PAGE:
Design and Tech

The Fine Art of Not Crushing the Roof of Your Car

Perfect your roof-rack skills, and keep your gear and ride in perfect condition.

The Fine Art of Not Crushing the Roof of Your Car

Thule engineers have run punishing tests to ensure their racks hold up to harsh treatment. Photo: EHRENBERG Kommunikation/Flickr

Here’s a revelation: The roof of almost any make or model passenger car, SUV, or crossover you drive was only rated to hold 165 pounds. So that uber-cool rooftop tent could easily dent the roof rails or the roof itself, and your carmaker (and insurance company) might balk at repairs.

We gleaned more racking sagacity from Reed Frick and Chris Rine, two engineers at Thule. Their job, besides doing some very hard math, is to replicate the misdeeds of customers. For instance, Rine and Frick have loaded a rocket box with 2,000 pounds of roof shingles, then bombed over speed bumps. Because, naturally, Thule customers have done the same thing. They suggest you don’t try that at home. And that you follow the below advice. 

Don’t: Overload that receiver. Hitch racks are only compatible with the weight limits of receivers. For example, Thule doesn’t make a four-bike rack that fits in a tiny 1 1/8-inch receiver because that’s enough weight to rip the mount right off of a car. There go your bikes, catapulted in front of a semi at 70 mph.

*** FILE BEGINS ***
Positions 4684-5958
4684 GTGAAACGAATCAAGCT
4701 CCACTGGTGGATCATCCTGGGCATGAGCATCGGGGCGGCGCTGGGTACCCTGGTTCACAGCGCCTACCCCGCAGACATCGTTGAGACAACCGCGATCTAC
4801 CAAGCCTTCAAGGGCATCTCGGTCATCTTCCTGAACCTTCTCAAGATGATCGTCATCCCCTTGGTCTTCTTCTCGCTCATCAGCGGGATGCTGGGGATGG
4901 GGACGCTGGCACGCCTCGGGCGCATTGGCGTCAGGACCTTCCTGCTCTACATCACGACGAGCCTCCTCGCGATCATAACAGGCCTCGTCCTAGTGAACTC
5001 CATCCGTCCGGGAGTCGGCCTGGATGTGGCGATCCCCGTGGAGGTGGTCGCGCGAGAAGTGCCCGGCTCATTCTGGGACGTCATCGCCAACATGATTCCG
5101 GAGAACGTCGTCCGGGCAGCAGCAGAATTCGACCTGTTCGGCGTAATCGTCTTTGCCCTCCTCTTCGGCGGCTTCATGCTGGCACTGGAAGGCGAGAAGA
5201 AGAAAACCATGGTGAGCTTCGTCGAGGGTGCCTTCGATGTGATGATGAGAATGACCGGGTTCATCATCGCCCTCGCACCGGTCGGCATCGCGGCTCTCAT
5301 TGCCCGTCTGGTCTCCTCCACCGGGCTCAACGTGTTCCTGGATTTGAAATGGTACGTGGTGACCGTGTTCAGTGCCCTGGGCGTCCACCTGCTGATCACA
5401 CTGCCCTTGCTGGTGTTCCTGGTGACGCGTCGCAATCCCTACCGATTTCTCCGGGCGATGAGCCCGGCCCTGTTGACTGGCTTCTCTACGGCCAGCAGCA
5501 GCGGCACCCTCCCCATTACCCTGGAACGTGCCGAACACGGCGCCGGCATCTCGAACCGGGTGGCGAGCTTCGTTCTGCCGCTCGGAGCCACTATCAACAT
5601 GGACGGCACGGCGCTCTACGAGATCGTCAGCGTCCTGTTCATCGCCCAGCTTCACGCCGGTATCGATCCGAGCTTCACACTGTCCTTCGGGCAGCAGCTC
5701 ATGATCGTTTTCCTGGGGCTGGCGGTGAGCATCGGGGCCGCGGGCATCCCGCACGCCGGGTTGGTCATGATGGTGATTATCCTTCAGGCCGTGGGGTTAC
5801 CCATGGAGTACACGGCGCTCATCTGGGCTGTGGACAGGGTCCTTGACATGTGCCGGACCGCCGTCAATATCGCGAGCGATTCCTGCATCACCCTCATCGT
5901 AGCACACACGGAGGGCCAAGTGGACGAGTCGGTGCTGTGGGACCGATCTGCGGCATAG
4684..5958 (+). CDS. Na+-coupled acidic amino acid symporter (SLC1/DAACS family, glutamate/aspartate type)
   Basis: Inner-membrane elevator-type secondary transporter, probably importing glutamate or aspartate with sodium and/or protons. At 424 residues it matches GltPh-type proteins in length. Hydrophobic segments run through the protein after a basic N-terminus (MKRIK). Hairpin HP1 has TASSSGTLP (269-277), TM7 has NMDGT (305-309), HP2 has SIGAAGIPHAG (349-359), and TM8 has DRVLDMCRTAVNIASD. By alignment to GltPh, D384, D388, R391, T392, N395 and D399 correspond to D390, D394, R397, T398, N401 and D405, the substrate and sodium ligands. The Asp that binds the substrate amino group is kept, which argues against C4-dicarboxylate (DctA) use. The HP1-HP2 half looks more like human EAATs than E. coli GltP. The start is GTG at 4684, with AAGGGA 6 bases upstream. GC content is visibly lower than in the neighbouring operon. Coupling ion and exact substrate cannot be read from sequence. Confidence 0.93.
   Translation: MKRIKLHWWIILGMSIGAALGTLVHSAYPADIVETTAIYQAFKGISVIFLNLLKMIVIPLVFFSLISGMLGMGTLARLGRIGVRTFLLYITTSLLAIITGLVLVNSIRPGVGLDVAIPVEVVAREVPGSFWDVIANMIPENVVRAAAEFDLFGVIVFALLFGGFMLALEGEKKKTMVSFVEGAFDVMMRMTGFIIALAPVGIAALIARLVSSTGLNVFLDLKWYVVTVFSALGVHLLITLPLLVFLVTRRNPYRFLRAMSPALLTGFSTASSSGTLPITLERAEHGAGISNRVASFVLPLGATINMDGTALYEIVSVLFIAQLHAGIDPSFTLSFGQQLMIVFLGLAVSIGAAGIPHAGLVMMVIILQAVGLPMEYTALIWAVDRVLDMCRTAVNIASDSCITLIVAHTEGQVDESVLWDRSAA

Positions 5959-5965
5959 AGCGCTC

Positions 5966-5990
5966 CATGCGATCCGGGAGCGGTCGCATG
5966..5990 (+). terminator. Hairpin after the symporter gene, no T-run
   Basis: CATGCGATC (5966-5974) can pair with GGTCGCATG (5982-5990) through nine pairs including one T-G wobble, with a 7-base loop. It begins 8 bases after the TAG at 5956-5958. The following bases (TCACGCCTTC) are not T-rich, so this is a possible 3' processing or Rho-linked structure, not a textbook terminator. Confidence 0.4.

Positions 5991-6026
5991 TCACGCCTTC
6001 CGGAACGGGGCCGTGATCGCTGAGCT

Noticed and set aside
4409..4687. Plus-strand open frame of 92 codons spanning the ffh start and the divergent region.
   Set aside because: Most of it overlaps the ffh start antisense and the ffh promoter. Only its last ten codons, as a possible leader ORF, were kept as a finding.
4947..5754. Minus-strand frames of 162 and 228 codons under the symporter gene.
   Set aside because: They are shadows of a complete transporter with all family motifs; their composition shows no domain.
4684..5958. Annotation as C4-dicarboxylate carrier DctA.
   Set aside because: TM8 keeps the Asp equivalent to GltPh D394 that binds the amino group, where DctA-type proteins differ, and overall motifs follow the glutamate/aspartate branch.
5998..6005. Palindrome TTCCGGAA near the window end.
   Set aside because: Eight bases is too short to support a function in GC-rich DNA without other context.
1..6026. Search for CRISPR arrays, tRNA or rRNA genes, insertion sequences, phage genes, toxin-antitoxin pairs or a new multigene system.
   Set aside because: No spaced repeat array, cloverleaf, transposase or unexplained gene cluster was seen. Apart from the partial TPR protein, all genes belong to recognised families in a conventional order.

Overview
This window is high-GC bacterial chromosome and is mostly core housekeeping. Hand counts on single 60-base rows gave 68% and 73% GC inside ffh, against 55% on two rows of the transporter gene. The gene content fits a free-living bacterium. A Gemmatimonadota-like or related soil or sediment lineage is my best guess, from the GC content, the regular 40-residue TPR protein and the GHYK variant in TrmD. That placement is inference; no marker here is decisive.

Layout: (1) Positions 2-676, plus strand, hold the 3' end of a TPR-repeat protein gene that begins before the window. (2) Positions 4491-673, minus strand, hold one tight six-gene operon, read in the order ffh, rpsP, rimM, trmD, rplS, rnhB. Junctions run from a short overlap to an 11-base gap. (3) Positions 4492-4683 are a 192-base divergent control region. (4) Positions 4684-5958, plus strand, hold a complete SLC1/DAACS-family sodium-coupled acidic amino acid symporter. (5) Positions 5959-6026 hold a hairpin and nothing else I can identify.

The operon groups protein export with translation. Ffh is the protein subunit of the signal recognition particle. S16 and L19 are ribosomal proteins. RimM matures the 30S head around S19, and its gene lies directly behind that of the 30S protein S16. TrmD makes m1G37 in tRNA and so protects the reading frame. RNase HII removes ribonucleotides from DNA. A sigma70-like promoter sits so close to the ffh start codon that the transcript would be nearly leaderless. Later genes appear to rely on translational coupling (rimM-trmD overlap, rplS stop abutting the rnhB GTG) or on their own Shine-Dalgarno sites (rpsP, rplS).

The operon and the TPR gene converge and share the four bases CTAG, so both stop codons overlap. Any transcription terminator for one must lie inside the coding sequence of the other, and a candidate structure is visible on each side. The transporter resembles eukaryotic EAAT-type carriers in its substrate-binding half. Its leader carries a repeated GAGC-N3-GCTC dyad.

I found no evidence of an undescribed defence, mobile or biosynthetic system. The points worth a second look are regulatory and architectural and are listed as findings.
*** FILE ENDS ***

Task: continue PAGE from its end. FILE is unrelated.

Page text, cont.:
Do: Remove ski or bike accessories out of season, since the weight and bulk hurts fuel efficiency. Your 4Runner's ski rack is rad in February, but it advertises your lameness in July.

Don't: Forget to lock it. Most racks bolt only if your gear is properly secured. If it's not, the mechanism acts as a fail-safe.

Do: Rack kayaks and SUPs, then use guy-lines to tether them to the front and rear tow hooks of your car. Why? Remember that 165 pound limit you’re now almost surely exceeding? Driving 50 mph adds hundreds of pounds of lift, making those boats want to fly—or turn your vehicle into a convertible. At this point, any quick swerve can send a boat through another car’s windshield, or your own.

Don’t: Drive racked gear into your low-slung garage bay. A bike or box on top of your car probably won’t clear, and it’s the most common screw-up Thule sees. Frick and Rine suggest hiding the garage-door opener from yourself (maybe in a locked glovebox): in the process of trying to find it, you'll remember why you hid it in the first place.

Filed To: Biking, Autos, Car Racks
From Outside Magazine, Feb 2015

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